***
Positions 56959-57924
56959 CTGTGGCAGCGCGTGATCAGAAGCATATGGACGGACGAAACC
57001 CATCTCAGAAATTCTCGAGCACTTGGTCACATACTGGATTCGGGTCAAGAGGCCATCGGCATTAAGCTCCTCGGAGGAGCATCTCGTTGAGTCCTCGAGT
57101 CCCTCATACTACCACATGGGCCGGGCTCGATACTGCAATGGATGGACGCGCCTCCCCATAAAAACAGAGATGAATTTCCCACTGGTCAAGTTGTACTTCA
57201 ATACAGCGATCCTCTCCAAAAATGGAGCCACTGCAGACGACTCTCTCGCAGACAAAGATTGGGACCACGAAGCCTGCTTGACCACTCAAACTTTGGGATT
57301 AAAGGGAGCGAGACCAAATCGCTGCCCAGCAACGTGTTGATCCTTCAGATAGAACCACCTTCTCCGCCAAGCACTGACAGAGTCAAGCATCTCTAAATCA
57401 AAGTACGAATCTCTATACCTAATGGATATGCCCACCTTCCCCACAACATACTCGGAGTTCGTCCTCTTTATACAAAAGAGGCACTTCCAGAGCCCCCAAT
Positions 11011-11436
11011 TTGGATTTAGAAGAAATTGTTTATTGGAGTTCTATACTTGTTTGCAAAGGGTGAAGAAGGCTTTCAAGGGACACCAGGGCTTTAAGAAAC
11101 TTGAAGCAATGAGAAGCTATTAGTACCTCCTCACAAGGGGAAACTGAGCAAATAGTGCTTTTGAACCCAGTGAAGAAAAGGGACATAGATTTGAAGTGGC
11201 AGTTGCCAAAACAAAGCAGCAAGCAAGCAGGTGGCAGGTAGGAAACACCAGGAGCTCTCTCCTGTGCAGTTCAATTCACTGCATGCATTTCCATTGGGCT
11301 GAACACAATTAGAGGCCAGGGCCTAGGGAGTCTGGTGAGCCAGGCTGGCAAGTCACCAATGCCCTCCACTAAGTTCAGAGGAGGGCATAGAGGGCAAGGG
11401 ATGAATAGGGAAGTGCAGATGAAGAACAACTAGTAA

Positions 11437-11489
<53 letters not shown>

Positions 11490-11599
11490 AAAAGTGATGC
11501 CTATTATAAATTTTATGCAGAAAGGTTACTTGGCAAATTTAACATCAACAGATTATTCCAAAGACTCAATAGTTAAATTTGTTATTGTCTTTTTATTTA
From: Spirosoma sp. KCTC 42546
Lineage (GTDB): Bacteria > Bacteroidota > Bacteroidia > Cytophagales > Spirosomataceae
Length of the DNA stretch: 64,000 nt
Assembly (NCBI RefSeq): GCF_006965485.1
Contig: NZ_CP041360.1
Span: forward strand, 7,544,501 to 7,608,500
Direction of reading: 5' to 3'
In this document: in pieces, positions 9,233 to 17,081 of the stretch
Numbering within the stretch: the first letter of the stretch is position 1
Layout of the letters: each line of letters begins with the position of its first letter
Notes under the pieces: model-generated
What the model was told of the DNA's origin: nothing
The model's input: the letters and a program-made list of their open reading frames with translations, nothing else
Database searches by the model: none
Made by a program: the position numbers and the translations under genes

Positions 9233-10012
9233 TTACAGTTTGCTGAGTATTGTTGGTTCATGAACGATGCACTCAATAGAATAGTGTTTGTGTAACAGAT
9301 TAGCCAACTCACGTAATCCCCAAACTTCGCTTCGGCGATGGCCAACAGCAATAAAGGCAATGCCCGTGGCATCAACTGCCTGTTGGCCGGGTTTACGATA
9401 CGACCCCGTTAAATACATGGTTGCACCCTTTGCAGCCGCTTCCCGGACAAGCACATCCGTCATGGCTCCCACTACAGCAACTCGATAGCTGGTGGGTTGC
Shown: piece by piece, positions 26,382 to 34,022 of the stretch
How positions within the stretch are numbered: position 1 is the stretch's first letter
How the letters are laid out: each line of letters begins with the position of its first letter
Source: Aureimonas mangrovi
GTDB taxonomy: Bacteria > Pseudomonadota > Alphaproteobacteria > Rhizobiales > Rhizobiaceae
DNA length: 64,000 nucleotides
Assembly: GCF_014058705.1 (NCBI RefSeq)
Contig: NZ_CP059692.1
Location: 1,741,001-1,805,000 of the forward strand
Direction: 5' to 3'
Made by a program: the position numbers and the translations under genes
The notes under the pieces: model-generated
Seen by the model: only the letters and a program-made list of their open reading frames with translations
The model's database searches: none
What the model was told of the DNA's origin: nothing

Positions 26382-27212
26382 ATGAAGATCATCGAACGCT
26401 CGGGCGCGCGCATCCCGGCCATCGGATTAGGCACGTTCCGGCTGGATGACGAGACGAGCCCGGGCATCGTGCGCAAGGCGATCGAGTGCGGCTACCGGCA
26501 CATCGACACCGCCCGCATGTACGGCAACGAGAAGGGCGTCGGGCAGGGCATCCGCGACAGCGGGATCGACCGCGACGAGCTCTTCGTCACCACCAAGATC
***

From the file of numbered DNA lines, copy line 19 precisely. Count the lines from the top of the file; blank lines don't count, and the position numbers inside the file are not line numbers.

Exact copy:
From: Spirosoma sp. KCTC 42546